Notre Dame’s draftees come in all shapes and sizes. Fifth-year seniors like Nick Martin. Three-and-out stars like Jaylon Smith and Will Fuller. Consistent four-year performers like Sheldon Day and one-year wonders like C.J. Prosise.

But each followed a unique path to the NFL, one that was fostered by a coaching staff that allowed each athlete to develop at their own pace and ascend into a role where an NFL team thought highly enough to select each player in the first 103 picks of the draft.

Let’s take a trip down (recent) memory lane, as we connect the dots from recruitment, development and playing career as we look at Notre Dame’s seven success stories.

 

Ronnie Stanley
No. 6 overall to Baltimore Ravens

The first offensive lineman selected in the 2016 draft, Stanley’s recruitment saw the Irish find their first bit of success at Bishop Gorman High School, leading the way to Nicco Fertitta and Alizé Jones. A four-star prospect who hovered between a Top 100 and Top 250 player depending on the evaluation, Stanley was invited to the Semper Fidelis All-Star game, a second-tier game that all but signified his status outside of the elite, at least on the recruiting circuit.

That’s not how Notre Dame’s coaching staff felt about him, though.

“He’s probably as gifted of an offensive linemen that we have seen in many years,” Kelly said on Signing Day in 2012.

Stanley proved early that Kelly wasn’t blowing smoke. He saw the field in 2012’s first two games, earning reps against Navy and Michigan before he suffered an elbow injury that allowed him to save a year of eligibility.

But even offseason surgery didn’t prevent Stanley from stepping into the starting lineup, flipping to right tackle and playing 13 games in a very successful sophomore campaign across from first rounder Zack Martin.

Even though Stanley was blossoming into one of college football’s best players, we still openly wondered who would slide to fill Martin’s left tackle spot. (That’s how it goes with offensive linemen, their work only truly appreciated by those with either inside information or a coach’s eye of evaluation.)

In his opening comments before spring practice in 2014, Kelly named Steve Elmer, Christian Lombard and Mike McGlinchey as candidates along with Stanley, so it wasn’t necessarily a lock for the staff yet either. But it took just a few practices for the Las Vegas native to solidify his spot on the left side.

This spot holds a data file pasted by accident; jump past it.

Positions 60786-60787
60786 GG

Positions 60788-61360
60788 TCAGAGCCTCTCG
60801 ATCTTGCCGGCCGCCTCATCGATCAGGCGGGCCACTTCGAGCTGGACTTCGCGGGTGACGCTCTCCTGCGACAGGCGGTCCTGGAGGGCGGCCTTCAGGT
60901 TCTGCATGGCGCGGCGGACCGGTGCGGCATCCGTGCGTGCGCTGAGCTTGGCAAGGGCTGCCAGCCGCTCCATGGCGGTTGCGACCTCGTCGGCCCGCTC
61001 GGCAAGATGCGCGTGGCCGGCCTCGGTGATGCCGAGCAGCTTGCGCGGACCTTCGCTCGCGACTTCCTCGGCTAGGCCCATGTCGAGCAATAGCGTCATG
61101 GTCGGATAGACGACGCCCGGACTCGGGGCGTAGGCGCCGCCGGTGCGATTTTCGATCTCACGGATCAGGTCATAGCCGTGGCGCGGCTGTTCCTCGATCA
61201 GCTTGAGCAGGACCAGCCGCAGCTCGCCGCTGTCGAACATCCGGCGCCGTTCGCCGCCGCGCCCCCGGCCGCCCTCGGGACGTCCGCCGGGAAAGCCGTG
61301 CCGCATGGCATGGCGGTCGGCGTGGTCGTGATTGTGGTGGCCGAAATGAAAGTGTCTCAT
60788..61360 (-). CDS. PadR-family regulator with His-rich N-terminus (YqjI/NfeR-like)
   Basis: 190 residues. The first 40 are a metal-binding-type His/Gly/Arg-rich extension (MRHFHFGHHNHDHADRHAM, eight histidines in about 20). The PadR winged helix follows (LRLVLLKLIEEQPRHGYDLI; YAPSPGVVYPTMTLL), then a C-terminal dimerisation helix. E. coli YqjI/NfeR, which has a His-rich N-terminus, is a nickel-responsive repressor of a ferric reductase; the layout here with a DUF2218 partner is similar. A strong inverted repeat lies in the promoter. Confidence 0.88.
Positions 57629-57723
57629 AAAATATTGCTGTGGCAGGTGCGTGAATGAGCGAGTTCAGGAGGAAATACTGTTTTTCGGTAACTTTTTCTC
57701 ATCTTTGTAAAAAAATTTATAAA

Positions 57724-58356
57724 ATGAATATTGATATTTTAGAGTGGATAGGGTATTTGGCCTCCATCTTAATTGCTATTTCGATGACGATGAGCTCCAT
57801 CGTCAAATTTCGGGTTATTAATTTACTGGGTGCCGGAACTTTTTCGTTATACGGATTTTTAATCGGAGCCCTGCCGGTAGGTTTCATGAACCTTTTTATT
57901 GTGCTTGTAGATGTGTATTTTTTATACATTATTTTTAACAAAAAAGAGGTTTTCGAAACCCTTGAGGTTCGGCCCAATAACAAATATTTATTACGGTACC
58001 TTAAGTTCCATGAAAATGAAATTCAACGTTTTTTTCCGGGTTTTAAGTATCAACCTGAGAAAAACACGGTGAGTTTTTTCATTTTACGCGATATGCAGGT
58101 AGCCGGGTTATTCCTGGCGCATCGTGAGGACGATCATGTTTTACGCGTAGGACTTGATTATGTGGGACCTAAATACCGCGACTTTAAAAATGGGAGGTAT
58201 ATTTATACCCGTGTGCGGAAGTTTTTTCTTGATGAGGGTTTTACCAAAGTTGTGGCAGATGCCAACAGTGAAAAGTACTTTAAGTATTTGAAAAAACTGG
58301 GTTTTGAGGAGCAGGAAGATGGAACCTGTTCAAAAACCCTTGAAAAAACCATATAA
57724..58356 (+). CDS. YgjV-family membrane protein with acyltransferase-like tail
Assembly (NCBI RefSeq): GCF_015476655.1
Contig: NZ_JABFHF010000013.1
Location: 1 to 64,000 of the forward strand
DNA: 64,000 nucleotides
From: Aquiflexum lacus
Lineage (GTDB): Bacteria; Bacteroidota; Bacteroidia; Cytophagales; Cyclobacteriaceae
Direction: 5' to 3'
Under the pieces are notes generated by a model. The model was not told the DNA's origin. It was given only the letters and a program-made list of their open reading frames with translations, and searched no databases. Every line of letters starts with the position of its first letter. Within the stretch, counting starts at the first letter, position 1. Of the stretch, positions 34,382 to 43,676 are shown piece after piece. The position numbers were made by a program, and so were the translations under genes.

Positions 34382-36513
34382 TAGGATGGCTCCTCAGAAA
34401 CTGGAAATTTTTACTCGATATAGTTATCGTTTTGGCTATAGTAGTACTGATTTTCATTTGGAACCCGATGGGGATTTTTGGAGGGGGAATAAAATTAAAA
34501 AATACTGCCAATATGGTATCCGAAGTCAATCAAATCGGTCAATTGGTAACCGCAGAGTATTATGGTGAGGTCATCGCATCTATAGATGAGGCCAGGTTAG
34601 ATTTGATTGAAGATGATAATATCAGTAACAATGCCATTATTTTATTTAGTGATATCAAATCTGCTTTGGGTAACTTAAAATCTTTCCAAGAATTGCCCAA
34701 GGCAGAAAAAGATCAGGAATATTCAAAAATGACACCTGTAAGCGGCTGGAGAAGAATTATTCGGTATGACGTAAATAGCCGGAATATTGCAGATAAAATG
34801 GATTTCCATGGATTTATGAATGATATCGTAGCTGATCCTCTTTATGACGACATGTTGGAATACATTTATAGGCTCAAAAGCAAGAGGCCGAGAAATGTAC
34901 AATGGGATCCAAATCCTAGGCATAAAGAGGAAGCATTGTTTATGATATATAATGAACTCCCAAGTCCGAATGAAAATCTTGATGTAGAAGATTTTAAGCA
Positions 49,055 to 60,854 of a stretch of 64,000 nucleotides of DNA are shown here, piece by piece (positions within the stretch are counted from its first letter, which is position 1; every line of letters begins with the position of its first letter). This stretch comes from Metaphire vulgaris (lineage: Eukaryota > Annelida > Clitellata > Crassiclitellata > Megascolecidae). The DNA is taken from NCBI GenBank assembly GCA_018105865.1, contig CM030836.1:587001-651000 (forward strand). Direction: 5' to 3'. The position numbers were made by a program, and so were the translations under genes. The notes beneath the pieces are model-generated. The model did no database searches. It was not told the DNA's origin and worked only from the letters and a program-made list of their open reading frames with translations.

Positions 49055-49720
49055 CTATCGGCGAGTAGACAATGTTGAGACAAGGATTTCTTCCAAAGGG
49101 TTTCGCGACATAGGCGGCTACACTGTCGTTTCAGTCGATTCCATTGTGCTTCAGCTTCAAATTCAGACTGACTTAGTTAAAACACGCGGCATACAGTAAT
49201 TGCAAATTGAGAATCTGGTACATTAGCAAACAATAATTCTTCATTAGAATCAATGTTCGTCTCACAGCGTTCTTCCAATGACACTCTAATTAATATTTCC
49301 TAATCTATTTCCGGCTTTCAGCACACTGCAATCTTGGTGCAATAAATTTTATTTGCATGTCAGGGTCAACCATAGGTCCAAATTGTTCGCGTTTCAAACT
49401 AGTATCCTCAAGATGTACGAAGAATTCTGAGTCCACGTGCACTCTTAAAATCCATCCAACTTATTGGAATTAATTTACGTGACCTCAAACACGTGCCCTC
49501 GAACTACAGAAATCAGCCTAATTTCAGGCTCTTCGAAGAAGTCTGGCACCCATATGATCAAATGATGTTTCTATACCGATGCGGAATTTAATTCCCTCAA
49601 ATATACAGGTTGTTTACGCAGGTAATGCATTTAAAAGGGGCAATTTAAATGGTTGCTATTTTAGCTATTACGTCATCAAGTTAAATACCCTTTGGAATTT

Stanley’s first season at left tackle was so solid that some wondered if there’d be two. While some of the online analysts saw Stanley as a potentially elite draft pick, the NFL Advisory Board came back with a second-round grade, perhaps all Stanley needed as he made his decision to stick around for his senior season. Still, Notre Dame took no chance. Kelly, Harry Hiestand and Jack Swarbrick traveled to Las Vegas to sell Stanley on the virtues of a final season in South Bend.

It worked. With a healthy offseason and weight-room gains needed, Stanley stuck to the script and played a mostly anonymous 2015 season. That was a very good thing—only along the offensive line can All-American honors and being named Offensive Player of the Year be considered ho-hum.

Add in the vanilla off-the-field life, and an elite academic profile that’s a comfort to teams investing millions in a potential cornerstone, Stanley’s placement as a Top 10 pick should have never been in doubt. While he lacked the dominance at Notre Dame that we saw from Zack Martin, he possesses athleticism and a body that Martin wasn’t given—a big reason the Cowboys shifted him inside to guard from day one.

Picked instead of Laremy Tunsil amidst a bizarre scenario that’ll go down as one of the draft’s cautionary tales, John Harbaugh talked openly about his relationship with Harry Hiestand and the comfort that came from Notre Dame’s offensive line coach as they pulled the trigger on Stanley. And Stanley, almost epitomizing that faith that the Ravens showed, all but embodied that when he told Joe Flacco in his first visit to Baltimore that he celebrated his selection by heading back to his hotel room and going to sleep.

Counted on by Baltimore to be a key piece of the puzzle as the Ravens look to rebuild an offensive line tasked with protecting a franchise quarterback in his prime, now it’s up to Notre Dame’s highest draft pick since Rick Mirer to continue his ascent.

Five Irish players sign UFA contracts

Matthias Farley
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Notre Dame had seven players selected in the 2016 NFL Draft, trailing only Ohio State, Clemson and UCLA on the weekend tally. But after the draft finished, the Irish had five more players get their shot at playing on Sundays.